When you're ready to apply, rubber gloves are the only thing you should be wearing (OK, maybe a bra and undies if you must). Self tanner takes at least 10 minutes to absorb into the skin; if clothing rubs against it can result in an uneven tan and stained fabric. Working in small areas, apply tanner to your gloved hand and rub your palms together to distribute. Start with your lower legs, doing the area from your knees to your ankles, but not actually applying color there. From there, move on to the area above the knees, and then the rest of your body. Treat your arms as you did your legs, skipping your elbows. After you've blended completely (there are no lines visible anywhere) remove your gloves, distribute a pea sized drop of regular body lotion into your palms, and rub it over your knees, elbows, ankles and wrists, blending the tanner from the surrounding areas. You won't be able to see it, but trust me, it's there.

Now, just wait. And I mean wait. DO NOT attempt to dress until your body is no longer balmy. I like to do my self tanner before bed, that way I wake up feeling as if I've been on vacation!

To upkeep your new glow, continue to scrub in the shower every 2-3 days, which will help make sure your color fades evenly. Reapply tanner once a day until you reach your desired depth, then every 3 days after that to maintain your shade.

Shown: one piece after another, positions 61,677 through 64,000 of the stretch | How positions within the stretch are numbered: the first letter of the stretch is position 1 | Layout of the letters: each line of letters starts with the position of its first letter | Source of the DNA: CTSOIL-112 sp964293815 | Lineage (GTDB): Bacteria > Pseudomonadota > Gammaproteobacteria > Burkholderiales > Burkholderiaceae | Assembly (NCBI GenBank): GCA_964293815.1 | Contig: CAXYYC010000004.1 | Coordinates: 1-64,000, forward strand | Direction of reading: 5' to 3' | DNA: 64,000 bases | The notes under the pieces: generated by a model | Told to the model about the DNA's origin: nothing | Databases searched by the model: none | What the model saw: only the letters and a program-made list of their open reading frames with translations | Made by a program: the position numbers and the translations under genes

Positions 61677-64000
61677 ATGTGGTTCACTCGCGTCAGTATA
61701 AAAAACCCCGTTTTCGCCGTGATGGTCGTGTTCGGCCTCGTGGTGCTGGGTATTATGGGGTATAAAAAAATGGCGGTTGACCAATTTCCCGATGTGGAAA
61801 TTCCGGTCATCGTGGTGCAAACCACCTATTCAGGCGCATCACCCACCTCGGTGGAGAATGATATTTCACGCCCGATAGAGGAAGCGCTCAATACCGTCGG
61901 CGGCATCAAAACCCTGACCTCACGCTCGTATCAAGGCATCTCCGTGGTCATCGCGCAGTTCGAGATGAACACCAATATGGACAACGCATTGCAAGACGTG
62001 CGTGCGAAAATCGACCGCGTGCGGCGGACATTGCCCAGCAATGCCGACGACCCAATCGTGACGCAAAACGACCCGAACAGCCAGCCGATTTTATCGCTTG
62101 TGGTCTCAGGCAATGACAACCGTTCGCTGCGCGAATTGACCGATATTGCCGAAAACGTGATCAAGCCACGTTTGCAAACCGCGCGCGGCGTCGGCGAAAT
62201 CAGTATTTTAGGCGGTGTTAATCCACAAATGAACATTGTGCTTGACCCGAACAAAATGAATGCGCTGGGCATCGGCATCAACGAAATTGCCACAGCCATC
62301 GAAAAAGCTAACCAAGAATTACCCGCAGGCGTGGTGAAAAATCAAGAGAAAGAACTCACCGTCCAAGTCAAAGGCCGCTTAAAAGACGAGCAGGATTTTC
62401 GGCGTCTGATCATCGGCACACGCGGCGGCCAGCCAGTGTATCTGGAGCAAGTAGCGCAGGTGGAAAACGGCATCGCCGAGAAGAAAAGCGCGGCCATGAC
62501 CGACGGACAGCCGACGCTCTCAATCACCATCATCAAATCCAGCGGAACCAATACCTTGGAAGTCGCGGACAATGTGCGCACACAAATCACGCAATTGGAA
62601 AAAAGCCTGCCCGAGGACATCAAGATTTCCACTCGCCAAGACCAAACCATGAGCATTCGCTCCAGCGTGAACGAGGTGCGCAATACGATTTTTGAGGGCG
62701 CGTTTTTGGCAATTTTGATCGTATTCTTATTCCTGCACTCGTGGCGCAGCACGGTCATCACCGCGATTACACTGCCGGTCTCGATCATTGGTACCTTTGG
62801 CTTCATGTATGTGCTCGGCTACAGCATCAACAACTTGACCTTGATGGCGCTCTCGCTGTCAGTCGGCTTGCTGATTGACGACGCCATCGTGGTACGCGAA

Saturday, February 21, 2009

Quick Tip: Tame Flyaways

Though I'm not a hair stylist, to some people beauty is beauty and I'm often called upon to do some light styling in the line of duty. I've discovered a great way to use my tools at hand to smooth up dos from pony tails to french twists. Just spray your style with hairspray and immediately use a clean, disposable mascara wand to smooth any out of place hairs. The bristles of the wand catch every hair and keep the hairspray from drying into a helmet-like layer.

Thursday, February 12, 2009

Quick Tip: Falsies (Eyelashes, Of Course!)

Give your eyes a boost quickly and easily with false lashes—without looking like a show girl.

You can use just about any set of false eyelashes; I prefer ones made of human hair. Cut a piece about a quarter of an inch long off of the outer portion of both the right and left lashes. Since some lashes have graduated hairs (the "lashes" are shorter toward the inner corner of the eye) make sure you cut the same portion from each lash. Save the long portion of lash for next time.

Squeeze a small bead of eyelash adhesive onto the tip of a toothpick. Hold one of the lash sections gently with tweezers and use the toothpick to lightly draw a line of glue on the edge of the lash. Wait about 30 seconds for the glue to become tacky, then apply the lash to the outer portion of your top lash line, closest to your temple.

You'll find this method virtually foolproof, much easier than applying a full strip of lashes and less time consuming than applying individual lashes. It lifts the eyes and makes them appear larger and more open, yet it is subtle enough for daily wear!

Monday, February 2, 2009

Did You Know...Waterline Dangers

Lining the inner rims (also called the waterline) of your eyes can make them more prone to infection and can actually clog your tear ducts over time. To add insult to injury, dark colors in the waterline actually make your eyes look smaller!